Falco is slightly more flexible when it comes to selecting your Special Summon; Falco allows for any Gusto, whilst Squirro (as of right now) can only choose between either Reeze, Whirlwind of Gusto, or Windaar, Sage of Gusto. However, you probably would rather summon one of those higher-Level Gustos anyway, compared to the frailer, more defensive-orienated options Falco can select. Moreover, as opposed to Falco, Squirro will bring out a monster faceup, meaning if its your turn, you'll be able to use their effects. If you decide to actually run Falco and/or Squirro, you should manage a way to destroy them with your own cards on your turn (such as with Icarus Attack), as that provides more reliability than banking on your opponent's effect.

Squirro also boasts a reinforced 1800 DEF (impressive for a Level 2 Tuner) over Falco, but either's reliance on effect destruction severely limits their roles.

Ruling Clarification: One thing that tends to confuse many players is the concept of “missing the timing.” Inexperienced Gusto players are perhaps the biggest violators of this, due to many of their monsters being susceptible to this rule (Gusto Squirro included). Basically, if a card reads “When this thing happens, you can use this effect,” there’s a chance that you’re not allowed to use the effect. Here’s an example using Gusto Falco and Raiza the Storm Monarch. To activate Gusto Falco’s effect, the VERY last thing that needs to have happened is Falco touching the Graveyard. So I tribute Falco to summon Raiza, but in a Tribute Summon, the actual tributing and the actual summoning are two different things. You send Falco to the Graveyard and THEN you put Raiza on the field, not right at the same time. And you most certainly can’t send Falco to the Graveyard, activate Falco’s effect, and THEN summon Raiza. Because the actual summoning of Raiza in...terrupted Falco going to the Grave, Falco actually touching the Graveyard was not the last thing to happen, so you “miss the timing.” The same thing will happen if you use Falco for a Synchro Summon. Here’s a second example with Gusto Squirro and Soul Taker. Soul Taker destroys a monster then gives the opponent 1000 LP. So say I activate Soul Taker against your Squirro and destroy Squirro. BUT, my card isn’t finished, because after it destroyed Squirro, it still needs to give you 1000 LP. Since something happened right after Squirro getting destroyed (you getting 1000 LP), you missed your chance to use Squirro’s effect. I have one more example. Say I have two pieces of Exodia and I activate Graceful Charity to draw the next three pieces. But I can’t claim victory when Charity’s effect is still going, so I’m still obliged to go through with Charity’s effect. If a card says, "If this happens, you can use this effect," it will never be subjected to missing the timing, and you will always have the right to activate it after the current chain resolves. For mandatory effects like Sangan that say, "When this happens, use this effect," it's missing the key word "can," and you MUST use the effect as soon as possible. For example, if I tribute Sangan to summon Caius the Shadow Monarch, first I send Sangan to the Graveyard, THEN I put Caius on the field. Afterwards, Sangan's and Caius' effects chain to each other and I pick which gets to be Chain Link 1 and 2. See, it helps to know the difference between "May I" and "Can I!"  There’s another form of missing the timing (usually with Bottomless Trap Hole) that involves not being able to activate new cards when a chain is currently resolving, usually seen with Torrential Tribute versus a Special Summon that happened midchain.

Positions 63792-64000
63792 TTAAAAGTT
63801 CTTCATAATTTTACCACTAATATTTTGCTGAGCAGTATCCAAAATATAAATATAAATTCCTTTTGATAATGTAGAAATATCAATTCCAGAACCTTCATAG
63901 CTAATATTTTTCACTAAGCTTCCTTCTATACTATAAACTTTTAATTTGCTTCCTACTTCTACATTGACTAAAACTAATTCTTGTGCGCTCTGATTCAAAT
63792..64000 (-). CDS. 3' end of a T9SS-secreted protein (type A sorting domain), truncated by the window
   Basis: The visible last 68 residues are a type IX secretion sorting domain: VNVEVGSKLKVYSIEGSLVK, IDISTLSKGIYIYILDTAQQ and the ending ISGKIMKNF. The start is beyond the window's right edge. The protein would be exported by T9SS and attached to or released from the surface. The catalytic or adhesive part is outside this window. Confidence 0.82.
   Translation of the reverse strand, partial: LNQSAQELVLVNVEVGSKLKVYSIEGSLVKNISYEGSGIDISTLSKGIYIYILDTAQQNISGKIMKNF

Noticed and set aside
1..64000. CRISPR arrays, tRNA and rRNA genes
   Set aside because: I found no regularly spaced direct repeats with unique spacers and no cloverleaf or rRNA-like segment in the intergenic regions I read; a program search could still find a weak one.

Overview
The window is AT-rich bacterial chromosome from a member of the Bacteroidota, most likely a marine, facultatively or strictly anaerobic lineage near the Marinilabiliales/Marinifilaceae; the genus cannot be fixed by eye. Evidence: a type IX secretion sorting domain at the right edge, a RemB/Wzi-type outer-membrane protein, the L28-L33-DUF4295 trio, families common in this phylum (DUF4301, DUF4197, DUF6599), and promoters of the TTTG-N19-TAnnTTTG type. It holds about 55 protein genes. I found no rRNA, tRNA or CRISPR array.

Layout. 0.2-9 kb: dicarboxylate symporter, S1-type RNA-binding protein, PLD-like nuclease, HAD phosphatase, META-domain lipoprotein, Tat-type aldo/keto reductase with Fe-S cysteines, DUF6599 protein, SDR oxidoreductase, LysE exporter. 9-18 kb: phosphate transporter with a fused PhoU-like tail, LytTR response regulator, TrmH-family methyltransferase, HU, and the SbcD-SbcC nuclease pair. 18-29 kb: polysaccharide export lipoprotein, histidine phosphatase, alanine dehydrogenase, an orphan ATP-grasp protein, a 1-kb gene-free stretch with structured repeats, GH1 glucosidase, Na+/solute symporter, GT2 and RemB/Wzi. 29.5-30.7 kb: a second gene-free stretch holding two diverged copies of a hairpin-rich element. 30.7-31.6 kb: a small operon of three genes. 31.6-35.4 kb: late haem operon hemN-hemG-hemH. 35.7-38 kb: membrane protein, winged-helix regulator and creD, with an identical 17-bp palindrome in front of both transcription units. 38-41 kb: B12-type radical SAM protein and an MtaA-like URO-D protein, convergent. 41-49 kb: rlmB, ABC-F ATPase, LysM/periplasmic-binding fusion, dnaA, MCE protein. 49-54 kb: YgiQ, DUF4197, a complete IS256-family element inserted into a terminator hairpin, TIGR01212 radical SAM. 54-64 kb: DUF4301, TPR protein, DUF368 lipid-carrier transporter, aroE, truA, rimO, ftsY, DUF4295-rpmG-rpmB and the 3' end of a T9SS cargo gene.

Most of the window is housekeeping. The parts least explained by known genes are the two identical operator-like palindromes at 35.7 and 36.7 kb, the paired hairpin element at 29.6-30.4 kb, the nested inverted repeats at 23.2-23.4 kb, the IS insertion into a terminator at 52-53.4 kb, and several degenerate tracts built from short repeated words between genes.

Trad: 1/5 (Gustos in Traditional? How amusing.)
Adv: 2.35/5
Aesthetics: 2/5 It's an electric squirrel that rides the winds. It also looks like to be a particular big squirrel that escaped from The Last Airbender. The Gustos are a tribe that communes with how the wind flows and prays with the luscious land that they have for so long thrived on. The Steelswarms, having previously already corrupted past monsters and called them the Evilswarms, crawl out of the ground one day to threaten to infect the Gusto territory (the Steelswarms were previously locked away by the mechanical angels known as the Vylon, but war between the Gustos and their archenemy the Gishkis provoked them again). The Vylons arrive out of the sky to oppose the swarming invaders by developing a mercenary force from the Gustos, along with the Gishkis, Lavals, and Gem-Knights. Ultimately the Vylons and Steelswarms kill each other off. The Gustos resume their feud with the Gishkis, only to incur the wrath of the now-revived Vylons. The Gustos turn to the Gem-Knights and the Lavals to bind their souls to open an alternate dimension, creating Daigusto Emeral and Daigusto Phoenix, respectively. And thus, Xyz Summoning was born.

Philosophy Corner: Understanding the moral of a lesson is but only the first step to actually taking the moral to heart.